Republicans, while expressing some concern, generally think they have less to fear than Democrats from Michael R. Bloomberg if the popular New York City mayor mounts a third-party candidacy for president.
The Washington Times reported yesterday that friends of Mr. Bloomberg, whose personal fortune is $5.5 billion, has "set aside" and is prepared to spend an unprecedented $1 billion of his own money for a independent run for the White House.
Speaking to The Times only on the condition they not be named because they do not think they can speak publicly for the mayor, these friends said that he has told them he will make the run if he thinks he would have an effect on the policies and issues that will drive the 2008 presidential contest.
They say a Bloomberg candidacy would make it difficult for the Democratic nominee to win the electoral votes of New York, as well as of Connecticut and New Jersey. All are blue-state must-wins for the Democratic nominee, but not for the Republican standard-bearer, whoever he turns out to be.
"If Bloomberg and his people can pull together a serious run, it will allow some blue states to become very competitive for the GOP, such as New York, New Jersey and New Hampshire, maybe Colorado, Ohio -- and the Northeast in general," said New Hampshire-based Republican campaign strategist David Carney. Former Virginia Democratic Party Chairman Paul Goldman said that to make a serious bid for the Oval Office, Mr. Bloomberg needs the nation's political press to "see him as the moderate independent flanked by a conservative Republican and a liberal Democrat."
"On the key voting issues, his social stances will tilt left; his economic- and foreign-policy views will lean slightly left; and his own governance record leans left," Mr. Goldman said.
Analysts and pollsters say there is no question President Bush's 537-vote margin in Florida in 2000 was affected by the Ralph Nader third-party candidacy that year. Mr. Nader played a smaller but still significant role in 2004. H. Ross Perot took 18.9 percent of the total 1992 vote, in an election that Bill Clinton won by five percentage points.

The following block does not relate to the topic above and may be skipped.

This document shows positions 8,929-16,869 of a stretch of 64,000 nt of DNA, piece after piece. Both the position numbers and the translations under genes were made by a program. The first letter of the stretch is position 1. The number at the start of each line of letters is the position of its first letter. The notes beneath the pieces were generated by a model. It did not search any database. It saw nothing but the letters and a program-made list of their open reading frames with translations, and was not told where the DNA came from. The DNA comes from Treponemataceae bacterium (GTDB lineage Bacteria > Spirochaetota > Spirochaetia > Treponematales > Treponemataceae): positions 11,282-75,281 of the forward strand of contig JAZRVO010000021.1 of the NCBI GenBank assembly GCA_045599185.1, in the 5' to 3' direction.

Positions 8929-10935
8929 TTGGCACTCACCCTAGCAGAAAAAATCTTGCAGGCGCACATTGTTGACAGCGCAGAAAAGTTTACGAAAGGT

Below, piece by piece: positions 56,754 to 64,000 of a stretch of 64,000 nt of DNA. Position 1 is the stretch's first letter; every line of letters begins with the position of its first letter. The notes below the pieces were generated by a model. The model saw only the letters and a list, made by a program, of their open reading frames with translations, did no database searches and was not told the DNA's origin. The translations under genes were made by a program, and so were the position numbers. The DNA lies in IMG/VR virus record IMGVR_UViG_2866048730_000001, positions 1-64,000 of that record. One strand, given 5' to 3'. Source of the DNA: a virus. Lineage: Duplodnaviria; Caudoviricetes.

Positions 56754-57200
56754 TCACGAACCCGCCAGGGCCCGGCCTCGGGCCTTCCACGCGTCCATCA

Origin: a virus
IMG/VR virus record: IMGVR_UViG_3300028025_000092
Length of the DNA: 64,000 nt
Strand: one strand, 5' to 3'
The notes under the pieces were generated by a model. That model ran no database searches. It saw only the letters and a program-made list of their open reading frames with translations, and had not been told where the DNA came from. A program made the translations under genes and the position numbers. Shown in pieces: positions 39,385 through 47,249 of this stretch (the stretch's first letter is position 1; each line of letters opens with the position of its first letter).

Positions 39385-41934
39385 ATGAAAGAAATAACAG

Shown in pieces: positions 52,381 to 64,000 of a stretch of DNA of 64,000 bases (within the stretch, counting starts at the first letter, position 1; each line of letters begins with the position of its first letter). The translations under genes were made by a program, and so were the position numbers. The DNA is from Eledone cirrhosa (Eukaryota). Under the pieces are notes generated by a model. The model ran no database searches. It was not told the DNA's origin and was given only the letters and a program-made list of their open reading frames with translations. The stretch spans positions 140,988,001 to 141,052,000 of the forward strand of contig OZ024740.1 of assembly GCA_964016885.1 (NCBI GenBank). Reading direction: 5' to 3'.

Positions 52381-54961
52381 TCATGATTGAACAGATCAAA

American Conservative Union Chairman David A. Keene says Mr. Bloomberg "probably would hurt the Democratic nominee" more than the Republican, especially if the New York mayor plays up his strong views in favor of gun-control laws, an issue that so far both major parties' presidential candidates "have taken off the table."
Most campaign professionals said that because Mr. Bloomberg and Mr. Giuliani are liberal on social-policy issues, Mr. Bloomberg won't run if it becomes clear by early February that Mr. Giuliani will get the Republican nomination.
But a Republican who is a close friend -- but not a presidential supporter of his -- who has discussed the issue with Mr. Bloomberg said Mr. Bloomberg has enough lingering animosity for Mr. Giuliani that a Giuliani Republican nomination victory would not deter a Bloomberg third-party run. Some Republicans harken back to the first Perot candidacy.
"A Bloomberg candidacy is bad news for the GOP," California Republican campaign strategist Jon Fleishman said. "We already saw Bill Clinton win the presidency because of the Perot run."
Mr. Fleishman sees an upside for his team next year. "Republicans do have
one ace in the hole -- the candidacy of Hillary Clinton," he said. "If she is
the Democrat nominee, it seems like Bloomberg would really eat into her base,
as they are both from New York."